Learned ideas are abstract and abstractions don’t go well with living practice. Life seems to be allergic to abstractions. They either quench life or life swallows them and they vanish ineffectively. The practician who is overcome by the sheer multitude of perceptions, on the other hand, will never comprehend others or his own actions without exercising his intellect in order to penetrate the practice cognitively. The growing need for documentation is an example of the danger that arises from the ultimately pointless attempt to bring order to life through conceptuality. The colleague who is busy documenting draws back from the life around him and instead of the documented reality the act of documenting in itself becomes a reality! In his lectures on a meditatively acquired understanding of the human being Rudolf Steiner (1983) suggested a very fruitful method for overcoming the theorypractice dichotomy (see also Andreas Fischer’s contribution). ‹As teachers we must study the human being; we must come to understand the human being through meditation; we must hold the essence of the human being in our memory – then the memory will become vigorous life. It is not ordinary remembering but a remembering that generates new inner impulses. Memory wells from spiritual life and brings to our working life what we know as the third stage: Understanding through meditation is followed by the creative remembering which is also a receiving from the spiritual world.› (p. 52f.) One page before that we read: ‹If you study the human being as we did you first become conscious of it. If you then meditate on it, an inner process of digestion will go on in your soul and spirit and that will make you a teacher and educator. Just as a healthy metabolism makes you a living person, this meditatively digested true knowledge of the human being makes you an educator. You stand differently in front of the children if you have experienced this meditative process and its results. What makes you a teacher is what grows out of the meditative effort of acquiring such knowledge.› (p. 51)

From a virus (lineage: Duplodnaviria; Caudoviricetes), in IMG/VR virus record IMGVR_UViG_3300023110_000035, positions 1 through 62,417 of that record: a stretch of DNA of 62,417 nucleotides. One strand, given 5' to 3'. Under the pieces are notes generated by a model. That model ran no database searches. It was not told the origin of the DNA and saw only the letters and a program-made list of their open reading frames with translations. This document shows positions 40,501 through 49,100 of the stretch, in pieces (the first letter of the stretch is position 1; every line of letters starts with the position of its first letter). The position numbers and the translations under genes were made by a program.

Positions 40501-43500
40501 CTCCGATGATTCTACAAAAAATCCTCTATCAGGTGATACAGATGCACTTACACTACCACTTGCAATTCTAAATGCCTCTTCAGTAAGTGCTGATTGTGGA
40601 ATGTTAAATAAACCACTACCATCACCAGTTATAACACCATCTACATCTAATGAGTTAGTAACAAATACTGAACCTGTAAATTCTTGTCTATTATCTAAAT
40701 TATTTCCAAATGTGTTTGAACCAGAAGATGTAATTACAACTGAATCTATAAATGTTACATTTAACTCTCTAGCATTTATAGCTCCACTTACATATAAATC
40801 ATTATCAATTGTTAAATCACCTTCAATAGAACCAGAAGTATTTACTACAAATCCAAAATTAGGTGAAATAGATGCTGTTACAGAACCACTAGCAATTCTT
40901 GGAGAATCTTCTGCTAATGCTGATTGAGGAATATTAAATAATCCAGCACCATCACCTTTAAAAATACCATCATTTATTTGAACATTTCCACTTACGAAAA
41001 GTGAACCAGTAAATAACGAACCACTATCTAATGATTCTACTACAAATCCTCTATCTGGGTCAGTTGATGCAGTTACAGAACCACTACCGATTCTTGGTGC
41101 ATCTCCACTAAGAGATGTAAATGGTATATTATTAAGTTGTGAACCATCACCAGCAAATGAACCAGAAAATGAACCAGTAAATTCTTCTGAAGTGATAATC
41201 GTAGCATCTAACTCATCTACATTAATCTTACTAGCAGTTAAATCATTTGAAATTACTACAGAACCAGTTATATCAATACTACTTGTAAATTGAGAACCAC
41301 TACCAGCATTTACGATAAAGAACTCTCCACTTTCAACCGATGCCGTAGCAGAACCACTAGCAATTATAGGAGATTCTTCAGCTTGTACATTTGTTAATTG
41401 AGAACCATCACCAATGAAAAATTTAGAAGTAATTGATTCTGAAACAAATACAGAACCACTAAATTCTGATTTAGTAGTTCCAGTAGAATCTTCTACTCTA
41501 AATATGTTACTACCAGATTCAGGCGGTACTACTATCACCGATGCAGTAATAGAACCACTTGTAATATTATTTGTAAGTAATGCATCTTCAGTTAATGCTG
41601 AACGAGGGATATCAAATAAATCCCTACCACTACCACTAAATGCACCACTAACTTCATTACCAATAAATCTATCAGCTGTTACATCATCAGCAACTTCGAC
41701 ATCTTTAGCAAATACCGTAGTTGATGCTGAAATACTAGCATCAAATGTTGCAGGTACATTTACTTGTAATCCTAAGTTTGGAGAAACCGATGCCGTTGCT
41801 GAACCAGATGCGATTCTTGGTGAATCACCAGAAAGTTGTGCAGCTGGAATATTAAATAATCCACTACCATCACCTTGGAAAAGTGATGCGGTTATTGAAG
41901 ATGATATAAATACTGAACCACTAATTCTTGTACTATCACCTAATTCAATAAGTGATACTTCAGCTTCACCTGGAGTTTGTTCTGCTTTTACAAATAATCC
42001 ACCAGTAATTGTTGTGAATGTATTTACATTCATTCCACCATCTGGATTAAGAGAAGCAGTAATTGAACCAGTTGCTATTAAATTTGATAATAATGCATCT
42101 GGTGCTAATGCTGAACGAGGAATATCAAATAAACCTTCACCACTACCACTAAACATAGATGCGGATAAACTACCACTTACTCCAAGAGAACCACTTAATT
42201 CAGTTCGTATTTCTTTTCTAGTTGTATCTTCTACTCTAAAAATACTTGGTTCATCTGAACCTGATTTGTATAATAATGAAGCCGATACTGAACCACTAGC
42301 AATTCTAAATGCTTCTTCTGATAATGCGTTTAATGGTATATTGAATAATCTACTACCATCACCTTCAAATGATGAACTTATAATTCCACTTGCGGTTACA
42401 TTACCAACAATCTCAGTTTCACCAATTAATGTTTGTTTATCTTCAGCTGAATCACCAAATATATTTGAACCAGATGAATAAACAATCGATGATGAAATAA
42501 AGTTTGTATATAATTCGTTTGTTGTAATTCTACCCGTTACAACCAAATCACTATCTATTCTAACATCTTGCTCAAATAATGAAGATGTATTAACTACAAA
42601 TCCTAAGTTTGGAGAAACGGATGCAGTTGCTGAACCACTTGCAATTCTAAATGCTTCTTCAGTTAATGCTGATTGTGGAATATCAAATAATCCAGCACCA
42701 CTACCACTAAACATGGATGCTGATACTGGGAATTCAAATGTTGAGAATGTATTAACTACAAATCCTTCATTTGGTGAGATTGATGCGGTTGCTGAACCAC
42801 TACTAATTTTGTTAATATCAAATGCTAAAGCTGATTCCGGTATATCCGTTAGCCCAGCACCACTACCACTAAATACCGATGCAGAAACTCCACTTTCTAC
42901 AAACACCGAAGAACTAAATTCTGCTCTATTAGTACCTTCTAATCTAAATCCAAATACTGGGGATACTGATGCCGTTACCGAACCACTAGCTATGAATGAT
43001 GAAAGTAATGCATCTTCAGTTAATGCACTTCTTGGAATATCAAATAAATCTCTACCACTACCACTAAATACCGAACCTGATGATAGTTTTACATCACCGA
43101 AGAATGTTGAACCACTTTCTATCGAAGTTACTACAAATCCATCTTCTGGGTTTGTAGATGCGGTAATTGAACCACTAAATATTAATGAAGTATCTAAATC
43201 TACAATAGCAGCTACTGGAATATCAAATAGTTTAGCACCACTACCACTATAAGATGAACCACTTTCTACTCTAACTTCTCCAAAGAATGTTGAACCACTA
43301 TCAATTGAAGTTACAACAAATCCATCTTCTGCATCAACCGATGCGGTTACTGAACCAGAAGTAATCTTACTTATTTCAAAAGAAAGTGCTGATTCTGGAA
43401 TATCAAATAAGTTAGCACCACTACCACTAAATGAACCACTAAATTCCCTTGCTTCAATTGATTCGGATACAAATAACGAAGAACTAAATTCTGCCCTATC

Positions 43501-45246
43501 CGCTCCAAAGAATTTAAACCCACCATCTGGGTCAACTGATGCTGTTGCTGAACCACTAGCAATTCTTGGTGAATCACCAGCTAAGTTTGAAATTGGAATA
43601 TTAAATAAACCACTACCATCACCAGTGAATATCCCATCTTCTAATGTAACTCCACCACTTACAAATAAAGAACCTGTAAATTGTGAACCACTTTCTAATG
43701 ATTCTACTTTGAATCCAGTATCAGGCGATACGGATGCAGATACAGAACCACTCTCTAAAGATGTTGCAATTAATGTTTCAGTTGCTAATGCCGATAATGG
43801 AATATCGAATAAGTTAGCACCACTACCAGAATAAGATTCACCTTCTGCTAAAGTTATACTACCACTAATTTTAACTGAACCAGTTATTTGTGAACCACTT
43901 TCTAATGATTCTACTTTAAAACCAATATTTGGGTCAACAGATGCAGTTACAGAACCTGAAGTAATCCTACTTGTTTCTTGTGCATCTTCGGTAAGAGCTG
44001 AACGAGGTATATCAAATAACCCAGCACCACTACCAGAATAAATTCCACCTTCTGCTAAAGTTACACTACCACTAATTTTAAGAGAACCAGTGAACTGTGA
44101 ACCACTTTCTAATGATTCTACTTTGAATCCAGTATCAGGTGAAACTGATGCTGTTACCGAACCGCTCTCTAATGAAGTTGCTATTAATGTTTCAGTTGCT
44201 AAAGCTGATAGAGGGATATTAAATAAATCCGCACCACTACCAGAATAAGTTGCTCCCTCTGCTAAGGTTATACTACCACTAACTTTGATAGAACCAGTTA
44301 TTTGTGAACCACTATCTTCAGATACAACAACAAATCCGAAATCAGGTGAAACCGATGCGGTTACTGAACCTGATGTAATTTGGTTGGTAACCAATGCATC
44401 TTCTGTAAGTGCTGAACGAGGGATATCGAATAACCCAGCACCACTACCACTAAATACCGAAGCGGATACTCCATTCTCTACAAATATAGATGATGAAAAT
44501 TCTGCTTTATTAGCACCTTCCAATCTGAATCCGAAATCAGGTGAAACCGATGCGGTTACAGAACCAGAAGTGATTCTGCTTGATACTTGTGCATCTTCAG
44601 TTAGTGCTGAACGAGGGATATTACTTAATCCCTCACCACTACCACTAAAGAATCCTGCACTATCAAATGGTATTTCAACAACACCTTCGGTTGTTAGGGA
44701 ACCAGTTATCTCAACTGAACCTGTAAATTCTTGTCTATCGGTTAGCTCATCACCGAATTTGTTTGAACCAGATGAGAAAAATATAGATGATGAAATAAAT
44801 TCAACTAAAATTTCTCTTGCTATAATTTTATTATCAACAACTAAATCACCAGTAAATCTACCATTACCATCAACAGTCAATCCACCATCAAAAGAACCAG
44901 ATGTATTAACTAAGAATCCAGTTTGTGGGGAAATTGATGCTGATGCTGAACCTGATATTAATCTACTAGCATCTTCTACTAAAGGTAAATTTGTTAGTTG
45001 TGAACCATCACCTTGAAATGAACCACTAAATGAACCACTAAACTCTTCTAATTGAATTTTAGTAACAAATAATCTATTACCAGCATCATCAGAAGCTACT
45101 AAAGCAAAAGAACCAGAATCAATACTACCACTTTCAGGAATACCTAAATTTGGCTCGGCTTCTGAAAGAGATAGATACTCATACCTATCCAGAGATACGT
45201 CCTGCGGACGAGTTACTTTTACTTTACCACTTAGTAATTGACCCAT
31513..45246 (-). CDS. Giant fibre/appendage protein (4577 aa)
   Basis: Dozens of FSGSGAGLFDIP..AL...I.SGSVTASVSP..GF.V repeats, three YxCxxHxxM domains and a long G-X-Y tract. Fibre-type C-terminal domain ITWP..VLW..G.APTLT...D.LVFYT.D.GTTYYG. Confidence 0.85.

A highly effective three-stage method
If we simply studied the human being and tried to apply the acquired knowledge in practice we would end up being overcome by abstractions as described earlier. Anthroposophy would become rigid dogma. It is through the meditative digestive process in soul and spirit that the ideas are internalized and individualized. That involves a fourth step (in fact the third) that Steiner does not explicitly mention but that I think has to take place and indeed does take place: forgetting what we learned about the human being! Only what has sunk deep down in meditative digestion can be remembered creatively in a fourth step in the actual situation. Let’s say I studied the constitutional polarity of hysteria and epilepsy and connected with the contents in a way that lets me experience how a thinskinned person feels when exposed to an onslaught of unfiltered impressions. If that experience has sunk from waking consciousness into oblivion and I then meet a person with just that constitution, I will intuitively behave different towards him and have more ideas for dealing with the situation than if I simply refer to the ‹hysteria chart› and try to determine who fits in where.
The incomplete person
The question of choosing oneself and being able to be oneself is of course also critical for ‹anthroposophists›. Do we not often practise and present anthroposophy as an ideology? Or can anthroposophy be a possibility to better understand the world and individual people? What is the human essence, what is good for a human being and how can we discover, foster and develop that? I would like to go back to and deepen the above mentioned epistemic considerations, which Rudolf Steiner elaborates on in the Philosophy of Spiritual Activity and which, in my opinion, are crucial when we ask about the difference between a person with and a person without disability. A disabled young woman once said in a discussion: ‹All people are disabled!› We say that because it feels right, but the feeling can be cognitively corroborated.